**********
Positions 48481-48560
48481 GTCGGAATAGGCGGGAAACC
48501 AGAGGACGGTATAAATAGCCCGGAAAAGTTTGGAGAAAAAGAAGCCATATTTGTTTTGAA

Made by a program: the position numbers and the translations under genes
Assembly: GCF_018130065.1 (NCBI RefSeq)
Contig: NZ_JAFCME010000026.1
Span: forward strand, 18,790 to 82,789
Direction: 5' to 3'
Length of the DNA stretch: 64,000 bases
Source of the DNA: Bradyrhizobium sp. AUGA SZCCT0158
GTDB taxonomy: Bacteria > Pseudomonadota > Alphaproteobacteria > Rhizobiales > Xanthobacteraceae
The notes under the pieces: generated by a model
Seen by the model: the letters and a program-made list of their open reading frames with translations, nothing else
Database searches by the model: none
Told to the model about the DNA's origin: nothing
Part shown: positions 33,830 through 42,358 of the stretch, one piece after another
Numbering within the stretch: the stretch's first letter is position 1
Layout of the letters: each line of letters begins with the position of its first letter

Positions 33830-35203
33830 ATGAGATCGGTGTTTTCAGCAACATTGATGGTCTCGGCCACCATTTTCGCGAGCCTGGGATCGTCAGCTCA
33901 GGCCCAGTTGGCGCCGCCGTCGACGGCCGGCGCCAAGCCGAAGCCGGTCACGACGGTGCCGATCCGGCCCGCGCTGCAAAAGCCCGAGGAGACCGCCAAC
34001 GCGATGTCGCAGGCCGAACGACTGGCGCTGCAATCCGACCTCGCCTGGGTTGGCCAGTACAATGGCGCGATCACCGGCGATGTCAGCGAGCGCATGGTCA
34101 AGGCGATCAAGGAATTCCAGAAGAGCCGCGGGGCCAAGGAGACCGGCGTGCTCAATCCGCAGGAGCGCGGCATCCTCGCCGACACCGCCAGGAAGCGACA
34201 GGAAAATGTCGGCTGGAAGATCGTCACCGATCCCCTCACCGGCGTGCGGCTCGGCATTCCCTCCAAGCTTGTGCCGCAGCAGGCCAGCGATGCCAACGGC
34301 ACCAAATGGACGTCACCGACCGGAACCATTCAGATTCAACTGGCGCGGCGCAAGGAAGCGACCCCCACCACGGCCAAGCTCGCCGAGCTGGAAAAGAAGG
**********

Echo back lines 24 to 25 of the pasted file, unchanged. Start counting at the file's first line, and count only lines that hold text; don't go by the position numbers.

34201 GGAAAATGTCGGCTGGAAGATCGTCACCGATCCCCTCACCGGCGTGCGGCTCGGCATTCCCTCCAAGCTTGTGCCGCAGCAGGCCAGCGATGCCAACGGC
34301 ACCAAATGGACGTCACCGACCGGAACCATTCAGATTCAACTGGCGCGGCGCAAGGAAGCGACCCCCACCACGGCCAAGCTCGCCGAGCTGGAAAAGAAGG